So “HAES” is NOT about “permission to get fat.” It is about each of us individually listening with body and mind, letting our unique bodies find the way to the weight they are happy to be, and valuing whatever the result.

It is a focus on overall health and well-being, not weight loss. Here are the basic tenets of HAES, developed by pioneer Deb Burgard, PhD:

  • Acceptance of and respect for the diversity of body sizes and shapes
  • A recognition that health and well-being are multi-dimensional, and that they include physical, social, spiritual, occupational, emotional and intellectual aspects
  • Promotion of all aspects of health and well-being for people of all sizes
  • Promotion of eating in a manner which balances individual nutritional needs, hunger, satiety, appetite and pleasure
  • Promotion of individually appropriate, enjoyable life enhancing physical activity, rather than exercise that is focused on a goal of weight loss

I find myself more and more grateful, every day that I have no idea what I will eat tomorrow. That I know my body actually wants to eat well, and feels stifled and restless if I don’t get in a run, or walk, or some playing in the sand.

The journey is not easy. Often we are explorers without a map at first, just learning how to recognize basic cues.

But for the majority of us, listening with our physical and nutritional awareness is wisdom. Listening to anyone else is like expecting someone to tell you when you need to sneeze.

Trust yourself. You have actually always known what to eat and when to move. You still do.

—-

Thanks so much, Amy, for your insightful guest post!

More on Amy:

Amy Pershing LMSW, ACSW is the founder of Bodywise, a comprehensive treatment program for binge eating and related disorders offered at both centers. She speaks nationally and writes extensively on binge eating treatment, weight stigma and the intuitive eating model. Amy maintains her clinical practice in Ann Arbor.

Fat and health

The following are quotes from an article regarding health and fat.

Fat? Who Cares! Why Weight Doesn’t Matter

By Peter Jaret

“Overweight women who walked more than four hours a week had a significantly lower risk of heart disease than those who didn’t exercise. This says to me that the most important risk factor isn’t being fat; it’s being sedentary.”

“One important study, an analysis of more than 5,000 participants in a national government sample, showed that 35 percent of obese women don’t have the constellation of health problems typically linked to higher weight. Specifically, they showed no more than one sign of these issues: high blood pressure, high triglycerides, low HDL [“good”] cholesterol, elevated glucose levels, insulin resistance and systemic inflammation. And there are some health concerns, such as osteoporosis, that are much less common in people categorized as overweight or obese.”

"There’s something researchers call the “obesity paradox”—that people who are heavier tend to survive longer than thinner people with the same disease…Why isn’t entirely clear. But the findings call into question the widely held belief that being overweight or obese is always dangerous and suggest that it may be protective in some ways."


"When researchers at the German Institute of Human Nutrition in Potsdam-Rehbrücke looked at more than 12,000 middle-aged men and women for a study published in 2005, they found that obese men and women whose weight fluctuated over a two-year period were four times as likely to develop hypertension as the obese people whose weight remained stable. An earlier Italian study reported that women who had lost weight at least five times in five years were more likely to have high blood pressure than those whose weight remained stable."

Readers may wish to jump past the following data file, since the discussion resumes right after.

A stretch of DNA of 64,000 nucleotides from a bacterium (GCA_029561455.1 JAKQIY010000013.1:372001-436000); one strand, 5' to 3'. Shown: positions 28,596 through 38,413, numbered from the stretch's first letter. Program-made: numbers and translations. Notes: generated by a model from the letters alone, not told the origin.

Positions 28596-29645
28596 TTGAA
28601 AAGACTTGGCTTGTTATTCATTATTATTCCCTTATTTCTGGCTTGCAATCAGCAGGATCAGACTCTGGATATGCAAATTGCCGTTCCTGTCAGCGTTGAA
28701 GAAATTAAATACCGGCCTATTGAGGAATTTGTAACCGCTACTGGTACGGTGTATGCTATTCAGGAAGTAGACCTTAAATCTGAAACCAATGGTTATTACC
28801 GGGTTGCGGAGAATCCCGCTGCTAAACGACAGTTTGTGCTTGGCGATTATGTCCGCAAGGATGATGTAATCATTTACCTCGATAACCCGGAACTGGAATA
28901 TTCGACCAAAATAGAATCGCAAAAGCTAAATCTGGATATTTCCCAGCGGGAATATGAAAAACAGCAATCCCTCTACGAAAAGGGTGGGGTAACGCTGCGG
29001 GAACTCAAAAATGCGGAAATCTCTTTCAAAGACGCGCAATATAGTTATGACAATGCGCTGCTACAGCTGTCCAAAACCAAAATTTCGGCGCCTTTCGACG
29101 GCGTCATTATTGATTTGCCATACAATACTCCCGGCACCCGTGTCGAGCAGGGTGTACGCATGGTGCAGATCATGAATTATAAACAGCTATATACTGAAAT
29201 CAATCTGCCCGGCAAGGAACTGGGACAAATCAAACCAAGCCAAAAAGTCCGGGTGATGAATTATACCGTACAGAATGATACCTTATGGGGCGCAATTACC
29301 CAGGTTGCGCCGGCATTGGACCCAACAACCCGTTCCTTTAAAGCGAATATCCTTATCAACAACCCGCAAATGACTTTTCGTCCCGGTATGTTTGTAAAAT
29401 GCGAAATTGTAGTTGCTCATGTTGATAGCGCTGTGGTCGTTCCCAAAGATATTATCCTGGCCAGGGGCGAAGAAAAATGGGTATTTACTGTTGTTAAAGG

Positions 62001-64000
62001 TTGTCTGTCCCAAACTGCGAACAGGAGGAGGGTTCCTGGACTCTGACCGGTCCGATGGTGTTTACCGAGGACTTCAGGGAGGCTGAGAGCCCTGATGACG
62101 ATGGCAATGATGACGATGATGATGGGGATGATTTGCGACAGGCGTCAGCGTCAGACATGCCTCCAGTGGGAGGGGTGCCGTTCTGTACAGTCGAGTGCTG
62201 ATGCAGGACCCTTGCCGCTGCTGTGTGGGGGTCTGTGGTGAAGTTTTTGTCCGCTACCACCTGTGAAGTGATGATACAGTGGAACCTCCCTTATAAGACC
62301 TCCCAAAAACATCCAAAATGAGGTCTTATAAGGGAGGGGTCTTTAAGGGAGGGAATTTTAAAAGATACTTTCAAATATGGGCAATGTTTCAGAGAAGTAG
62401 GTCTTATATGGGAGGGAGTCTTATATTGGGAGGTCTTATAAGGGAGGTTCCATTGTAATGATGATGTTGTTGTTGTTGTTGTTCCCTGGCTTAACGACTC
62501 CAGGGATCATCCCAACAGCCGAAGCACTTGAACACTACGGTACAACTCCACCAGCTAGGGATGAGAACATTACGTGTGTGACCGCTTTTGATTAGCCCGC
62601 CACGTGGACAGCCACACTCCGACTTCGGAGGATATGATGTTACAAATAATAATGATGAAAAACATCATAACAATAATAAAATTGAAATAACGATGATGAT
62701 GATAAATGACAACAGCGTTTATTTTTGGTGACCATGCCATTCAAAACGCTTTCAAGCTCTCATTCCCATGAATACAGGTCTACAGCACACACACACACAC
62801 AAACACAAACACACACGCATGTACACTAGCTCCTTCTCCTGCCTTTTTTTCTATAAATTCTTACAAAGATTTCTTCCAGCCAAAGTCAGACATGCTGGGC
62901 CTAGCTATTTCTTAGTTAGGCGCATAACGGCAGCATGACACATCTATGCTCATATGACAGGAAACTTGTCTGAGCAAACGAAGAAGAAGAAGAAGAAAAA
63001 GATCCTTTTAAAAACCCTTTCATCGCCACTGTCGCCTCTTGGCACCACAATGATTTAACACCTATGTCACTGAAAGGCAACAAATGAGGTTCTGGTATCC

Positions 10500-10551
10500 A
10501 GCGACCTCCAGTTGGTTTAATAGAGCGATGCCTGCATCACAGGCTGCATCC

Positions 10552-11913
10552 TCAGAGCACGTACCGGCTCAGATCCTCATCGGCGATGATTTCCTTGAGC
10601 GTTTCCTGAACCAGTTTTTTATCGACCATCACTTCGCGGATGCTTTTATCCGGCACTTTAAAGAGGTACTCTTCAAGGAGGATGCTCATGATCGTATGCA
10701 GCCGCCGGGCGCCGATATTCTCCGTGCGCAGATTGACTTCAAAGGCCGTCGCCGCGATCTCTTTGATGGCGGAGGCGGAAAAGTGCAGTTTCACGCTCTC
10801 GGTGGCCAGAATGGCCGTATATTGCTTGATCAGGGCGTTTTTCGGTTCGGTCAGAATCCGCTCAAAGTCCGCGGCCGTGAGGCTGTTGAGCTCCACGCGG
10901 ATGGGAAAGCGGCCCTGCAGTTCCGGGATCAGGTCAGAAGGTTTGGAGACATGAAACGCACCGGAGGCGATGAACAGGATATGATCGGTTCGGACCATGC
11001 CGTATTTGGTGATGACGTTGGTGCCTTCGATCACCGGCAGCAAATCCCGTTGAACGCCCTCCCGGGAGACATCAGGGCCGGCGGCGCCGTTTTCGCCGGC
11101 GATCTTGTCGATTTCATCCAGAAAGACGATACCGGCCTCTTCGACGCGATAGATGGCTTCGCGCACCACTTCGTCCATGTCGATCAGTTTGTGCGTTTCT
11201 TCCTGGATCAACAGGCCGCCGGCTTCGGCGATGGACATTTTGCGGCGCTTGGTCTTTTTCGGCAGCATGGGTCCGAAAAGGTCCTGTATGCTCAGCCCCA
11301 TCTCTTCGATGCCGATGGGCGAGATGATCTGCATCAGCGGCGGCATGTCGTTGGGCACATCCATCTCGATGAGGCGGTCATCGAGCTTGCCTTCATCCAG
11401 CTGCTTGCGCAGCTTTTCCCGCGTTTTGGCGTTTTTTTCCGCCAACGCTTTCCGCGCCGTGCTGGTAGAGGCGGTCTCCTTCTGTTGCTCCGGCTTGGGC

"My colleagues and I did a study, reported in the Journal of the American Dietetic Association, that confirms the usefulness of this approach. We randomly divided 78 obese chronic dieters, all female, into two groups: One followed a conventional weight-loss diet; the other enrolled in the Health at Every Size [HAES] plan, which emphasizes eating in response to hunger cues. Both programs lasted six months, and subjects were evaluated two years after the study’s beginning. By six months, 42 percent of the conventional-diet-program participants had dropped out, but only 8 percent of the HAES members had departed. The dieters did lose weight in the first six months, but two years later they had, on average, regained it all. Women in the HAES group did not lose or gain weight; they stayed the same weight throughout the two years. By the end of the study period, the HAES women showed significant improvements in their LDL [“bad”] cholesterol and systolic [the top number] blood pressure; the dieting group ended up where it had started. In addition, 53 percent of those following a diet reported feeling like failures; none of the HAES women did. So I think our message needs to encourage people to become healthy rather than focus on weight loss.”

"We need to resist the notion that being thin is the path to happiness. It isn’t. Trying to become thin can make people very unhappy. We’ve become so obsessed with weight that it’s a major revolution for people to say, “Hey, I can choose to see myself as attractive.” We’d all be much happier if we honored size diversity and focused on healthy choices, letting our weight fall naturally where it may."



Some more reading if you’re interested:

Genes take charge, and diets fall by the wayside
Obesity police busted? Study says fat folks can be healthy

Health at every size

Artificial sweeteners contributing directly to diabetes risk

“Saying everybody needs to be the same weight is like saying all people  should be the same height.” —               Linda Bacon, PhD. (via National Geographic: Health at Every Size)

Photo:Artist Unknown (let me know if you know who the artist is.)

“Saying everybody needs to be the same weight is like saying all people should be the same height.” — Linda Bacon, PhD. (via National Geographic: Health at Every Size)

Photo:Artist Unknown (let me know if you know who the artist is.)